Review: Merrick by Ken Bruen

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MerrickMerrick by Ken Bruen (2014, Premier Digital Publishing)

Ryan was a cop in Galway before being fired for being on the take. When he lost his job, his wife left him for another man, taking their daughter with them. Having no reason to stay in Ireland and a head full of memories urging him to go, Ryan headed for New York City, where he works building skyscrapers, fearlessly walking the girders as they build the highest floors.

Once in New York he meets Merrick, another former cop turned private investigator and bar owner. Merrick quickly recognizes the cop in Ryan, and the two become friends. Soon Merrick begins to confide in Ryan. His former partner, it turns out, is in a coma: they’d been working on a case involving a man who did unspeakable things to young boys before killing them. Merrick thinks he’s got some leads, if Ryan would be interested in helping out?

The relationship between Ryan and Merrick is a rocky one—both have explosive tempers and a chip on their shoulder, but generally speaking it’s nothing that can’t be overcome by an apology and a bottle of Jameson. The development of the friendship between the men is the heart of the novel, and it’s solid, enough so to allow for future books and a series.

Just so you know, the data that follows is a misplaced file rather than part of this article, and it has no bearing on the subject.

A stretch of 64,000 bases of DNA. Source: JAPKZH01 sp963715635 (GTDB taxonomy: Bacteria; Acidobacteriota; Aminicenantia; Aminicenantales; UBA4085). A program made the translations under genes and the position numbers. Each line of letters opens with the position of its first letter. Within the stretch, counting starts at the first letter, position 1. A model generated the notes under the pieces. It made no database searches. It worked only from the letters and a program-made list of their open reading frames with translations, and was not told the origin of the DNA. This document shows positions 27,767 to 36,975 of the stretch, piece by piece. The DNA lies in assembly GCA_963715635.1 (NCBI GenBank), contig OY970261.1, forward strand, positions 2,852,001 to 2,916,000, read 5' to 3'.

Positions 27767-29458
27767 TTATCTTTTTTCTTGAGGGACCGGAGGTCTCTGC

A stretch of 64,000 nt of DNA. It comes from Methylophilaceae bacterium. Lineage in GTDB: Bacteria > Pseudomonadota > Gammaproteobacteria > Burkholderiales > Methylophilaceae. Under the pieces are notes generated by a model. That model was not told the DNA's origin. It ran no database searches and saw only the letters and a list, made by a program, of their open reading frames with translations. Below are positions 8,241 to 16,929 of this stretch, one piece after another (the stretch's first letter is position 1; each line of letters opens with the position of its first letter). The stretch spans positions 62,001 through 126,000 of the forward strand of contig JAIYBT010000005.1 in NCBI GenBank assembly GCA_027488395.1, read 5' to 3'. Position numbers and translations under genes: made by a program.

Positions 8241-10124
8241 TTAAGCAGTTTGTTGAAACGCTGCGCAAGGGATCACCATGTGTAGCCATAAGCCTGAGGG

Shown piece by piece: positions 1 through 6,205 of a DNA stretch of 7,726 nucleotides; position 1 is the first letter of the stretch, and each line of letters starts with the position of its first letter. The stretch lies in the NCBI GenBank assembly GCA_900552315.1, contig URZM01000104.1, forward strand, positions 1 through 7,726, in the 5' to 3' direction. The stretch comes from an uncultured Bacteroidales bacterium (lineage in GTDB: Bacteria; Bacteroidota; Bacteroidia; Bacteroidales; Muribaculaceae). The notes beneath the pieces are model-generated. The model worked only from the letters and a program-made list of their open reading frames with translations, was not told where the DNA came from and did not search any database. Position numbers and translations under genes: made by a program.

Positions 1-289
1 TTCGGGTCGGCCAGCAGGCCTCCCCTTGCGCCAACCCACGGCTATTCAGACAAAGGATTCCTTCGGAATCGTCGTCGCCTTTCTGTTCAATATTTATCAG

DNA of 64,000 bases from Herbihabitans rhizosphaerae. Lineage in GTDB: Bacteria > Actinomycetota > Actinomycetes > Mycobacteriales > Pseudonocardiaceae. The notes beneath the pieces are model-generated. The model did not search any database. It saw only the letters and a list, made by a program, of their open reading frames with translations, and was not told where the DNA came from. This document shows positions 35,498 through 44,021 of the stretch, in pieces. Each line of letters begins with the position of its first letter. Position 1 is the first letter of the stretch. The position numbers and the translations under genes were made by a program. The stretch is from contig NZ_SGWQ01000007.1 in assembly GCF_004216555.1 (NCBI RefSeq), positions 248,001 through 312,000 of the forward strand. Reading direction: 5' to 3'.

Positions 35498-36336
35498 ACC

As with Bruen’s other books, this one is full of pop-culture references, mostly movies and music but some books, that Ryan uses to define himself. When I finish one of Bruen’s books, I almost always have a list of names to look for, and this is no different (I’ll be checking out a couple of new bands this evening).

Merrick is a thriller in stream-of-consciousness, almost free-form verse. It’s a quick read, and a good one.

 

This copy was furnished by the publisher via Edelweiss in exchange for an honest review.

My rating: 4 of 5 stars

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